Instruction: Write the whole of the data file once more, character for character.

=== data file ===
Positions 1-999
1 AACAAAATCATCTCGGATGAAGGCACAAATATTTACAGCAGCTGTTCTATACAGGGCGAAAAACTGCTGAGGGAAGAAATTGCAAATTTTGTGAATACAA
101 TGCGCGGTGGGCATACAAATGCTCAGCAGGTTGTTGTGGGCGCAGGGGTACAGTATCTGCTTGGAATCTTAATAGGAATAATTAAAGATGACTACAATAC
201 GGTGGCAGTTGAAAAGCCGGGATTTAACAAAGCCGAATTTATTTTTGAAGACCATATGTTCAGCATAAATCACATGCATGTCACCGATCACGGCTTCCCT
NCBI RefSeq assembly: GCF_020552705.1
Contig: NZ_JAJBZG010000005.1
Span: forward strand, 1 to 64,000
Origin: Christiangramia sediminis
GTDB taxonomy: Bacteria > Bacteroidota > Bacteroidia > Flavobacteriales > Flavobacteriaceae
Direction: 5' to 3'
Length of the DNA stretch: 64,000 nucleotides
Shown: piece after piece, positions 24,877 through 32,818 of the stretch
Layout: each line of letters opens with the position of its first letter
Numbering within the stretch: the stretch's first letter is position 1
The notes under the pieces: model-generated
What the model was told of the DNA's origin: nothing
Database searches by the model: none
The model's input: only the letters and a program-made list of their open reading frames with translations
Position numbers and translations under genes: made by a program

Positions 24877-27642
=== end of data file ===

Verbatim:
Positions 1-999
1 AACAAAATCATCTCGGATGAAGGCACAAATATTTACAGCAGCTGTTCTATACAGGGCGAAAAACTGCTGAGGGAAGAAATTGCAAATTTTGTGAATACAA
101 TGCGCGGTGGGCATACAAATGCTCAGCAGGTTGTTGTGGGCGCAGGGGTACAGTATCTGCTTGGAATCTTAATAGGAATAATTAAAGATGACTACAATAC
201 GGTGGCAGTTGAAAAGCCGGGATTTAACAAAGCCGAATTTATTTTTGAAGACCATATGTTCAGCATAAATCACATGCATGTCACCGATCACGGCTTCCCT
NCBI RefSeq assembly: GCF_020552705.1
Contig: NZ_JAJBZG010000005.1
Span: forward strand, 1 to 64,000
Origin: Christiangramia sediminis
GTDB taxonomy: Bacteria > Bacteroidota > Bacteroidia > Flavobacteriales > Flavobacteriaceae
Direction: 5' to 3'
Length of the DNA stretch: 64,000 nucleotides
Shown: piece after piece, positions 24,877 through 32,818 of the stretch
Layout: each line of letters opens with the position of its first letter
Numbering within the stretch: the stretch's first letter is position 1
The notes under the pieces: model-generated
What the model was told of the DNA's origin: nothing
Database searches by the model: none
The model's input: only the letters and a program-made list of their open reading frames with translations
Position numbers and translations under genes: made by a program

Positions 24877-27642